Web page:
Above: The Mariachi Margaritas. Courtesy Karina Vela.
Brownsville, Texas’, Mariachi Margaritas stand out for a couple reasons. Watch them, and they’ll lull you with their beautiful melodies and graceful performances. But they also represent a very non-traditional approach to the very traditional Mexican music: they’re all women (with the exception of one trumpet player). We had a conversation with Karina Vela, the band’s director and founder, and Avigai Gonzalez, the assistant director, before their Sept. 1 performance at Mariachi Extravaganza, during Santa Fe Music Week.
Karina: I was born in Mexico, just across the border. In Mexico, surprisingly, people don’t appreciate mariachi music as much as how we do it here in the US. I didn’t know about mariachi until we moved. I was put in mariachi class my first day of school, and I didn’t want to be there. That first week, I fell in love. The music, the songs—ever since then I’ve been in love with mariachi and it’s been a part of my life.
Avigai: Coming from a Hispanic family, a Mexican-American family, I have lived in mariachi music for almost all my life. My father was a mariachi performer and songwriter.
Karina: People think that it’s just a group that plays at weddings, or for drunk people. In reality, there’s much more to it—different music styles, romantic music, festive music, music from every state of Mexico. If you’re sad, there’s a mariachi song that will hit the spot. If you’re in love, or happy, there’s a mariachi song for that.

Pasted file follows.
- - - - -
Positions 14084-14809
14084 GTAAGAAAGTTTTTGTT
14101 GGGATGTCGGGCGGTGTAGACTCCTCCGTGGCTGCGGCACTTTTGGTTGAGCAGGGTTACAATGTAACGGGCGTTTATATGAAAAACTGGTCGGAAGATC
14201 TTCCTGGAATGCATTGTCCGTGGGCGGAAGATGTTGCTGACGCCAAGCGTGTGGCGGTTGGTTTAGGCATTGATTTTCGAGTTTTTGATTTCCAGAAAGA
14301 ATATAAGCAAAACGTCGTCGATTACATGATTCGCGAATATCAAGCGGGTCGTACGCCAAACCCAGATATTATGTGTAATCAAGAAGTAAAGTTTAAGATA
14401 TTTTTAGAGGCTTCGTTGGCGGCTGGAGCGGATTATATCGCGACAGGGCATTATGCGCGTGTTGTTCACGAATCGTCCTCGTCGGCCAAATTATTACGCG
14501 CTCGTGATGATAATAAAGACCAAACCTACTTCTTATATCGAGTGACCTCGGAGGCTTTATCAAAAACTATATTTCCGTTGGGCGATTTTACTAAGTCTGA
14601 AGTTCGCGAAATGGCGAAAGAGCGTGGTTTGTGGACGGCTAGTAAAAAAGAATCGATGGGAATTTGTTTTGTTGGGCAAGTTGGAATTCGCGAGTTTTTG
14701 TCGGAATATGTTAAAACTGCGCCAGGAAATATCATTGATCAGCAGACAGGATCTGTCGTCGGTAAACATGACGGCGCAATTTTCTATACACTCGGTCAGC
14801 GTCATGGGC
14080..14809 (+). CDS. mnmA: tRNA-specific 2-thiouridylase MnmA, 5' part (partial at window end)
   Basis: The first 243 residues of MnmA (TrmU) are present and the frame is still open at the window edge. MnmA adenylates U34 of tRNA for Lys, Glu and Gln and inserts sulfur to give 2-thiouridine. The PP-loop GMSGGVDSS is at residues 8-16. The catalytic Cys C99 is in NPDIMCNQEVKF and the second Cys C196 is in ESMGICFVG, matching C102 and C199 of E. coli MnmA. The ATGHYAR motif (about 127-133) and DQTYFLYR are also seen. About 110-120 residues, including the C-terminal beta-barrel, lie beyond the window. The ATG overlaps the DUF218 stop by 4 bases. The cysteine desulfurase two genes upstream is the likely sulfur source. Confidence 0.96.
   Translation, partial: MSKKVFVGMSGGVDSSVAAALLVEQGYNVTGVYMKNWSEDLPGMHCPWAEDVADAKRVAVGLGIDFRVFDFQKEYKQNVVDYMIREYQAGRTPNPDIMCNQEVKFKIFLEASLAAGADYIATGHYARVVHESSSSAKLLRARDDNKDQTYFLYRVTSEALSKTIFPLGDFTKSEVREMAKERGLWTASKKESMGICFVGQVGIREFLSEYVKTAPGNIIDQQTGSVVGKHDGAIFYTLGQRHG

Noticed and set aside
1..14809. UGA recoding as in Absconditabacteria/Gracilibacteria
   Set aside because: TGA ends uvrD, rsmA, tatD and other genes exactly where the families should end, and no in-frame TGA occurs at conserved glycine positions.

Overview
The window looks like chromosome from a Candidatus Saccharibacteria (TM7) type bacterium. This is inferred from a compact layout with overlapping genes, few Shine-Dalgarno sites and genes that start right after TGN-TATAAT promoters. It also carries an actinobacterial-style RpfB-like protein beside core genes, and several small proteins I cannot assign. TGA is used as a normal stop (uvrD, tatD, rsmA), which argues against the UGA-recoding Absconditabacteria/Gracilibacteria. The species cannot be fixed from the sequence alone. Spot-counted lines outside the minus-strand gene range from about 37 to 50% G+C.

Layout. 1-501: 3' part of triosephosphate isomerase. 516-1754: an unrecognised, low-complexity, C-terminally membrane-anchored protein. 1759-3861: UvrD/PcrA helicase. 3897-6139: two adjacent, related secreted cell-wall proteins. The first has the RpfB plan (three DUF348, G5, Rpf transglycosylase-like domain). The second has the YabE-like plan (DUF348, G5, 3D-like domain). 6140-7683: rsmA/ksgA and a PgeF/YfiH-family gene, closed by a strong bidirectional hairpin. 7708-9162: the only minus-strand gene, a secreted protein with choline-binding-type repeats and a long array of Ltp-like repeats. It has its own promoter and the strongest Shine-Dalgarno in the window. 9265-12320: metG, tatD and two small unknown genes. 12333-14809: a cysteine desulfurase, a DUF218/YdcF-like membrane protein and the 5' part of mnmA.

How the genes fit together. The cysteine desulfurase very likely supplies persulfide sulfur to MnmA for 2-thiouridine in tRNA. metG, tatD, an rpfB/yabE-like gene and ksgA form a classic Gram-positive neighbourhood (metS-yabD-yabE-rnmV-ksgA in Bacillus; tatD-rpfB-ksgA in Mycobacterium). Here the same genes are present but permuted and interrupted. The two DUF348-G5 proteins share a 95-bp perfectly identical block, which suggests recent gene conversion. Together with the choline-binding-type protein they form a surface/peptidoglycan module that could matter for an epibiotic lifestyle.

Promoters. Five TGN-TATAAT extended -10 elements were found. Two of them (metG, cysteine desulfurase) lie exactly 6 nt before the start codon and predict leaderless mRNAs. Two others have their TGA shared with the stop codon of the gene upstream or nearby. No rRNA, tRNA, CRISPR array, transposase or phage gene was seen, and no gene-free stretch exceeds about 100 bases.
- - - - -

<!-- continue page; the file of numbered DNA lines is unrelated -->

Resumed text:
Avigai: Mariachi is very macho man Mexico. Men do underestimate women in the mariachi world. They underestimate that women can direct mariachi, but hey, we can. We’re not directed by a man, and we do feel very proud of that.
Karina: [The trumpet player] is a trooper. He likes to be around all the girls.
Avigai: I got a compliment from a manager. He said he feels the positive energy on stage because of how we perform and get along with each other. We not only sound pretty, but our energy on stage is beautiful.
Karina: We’re excited to go to Santa Fe and represent our culture, represent South Texas, Brownsville, and women in mariachi.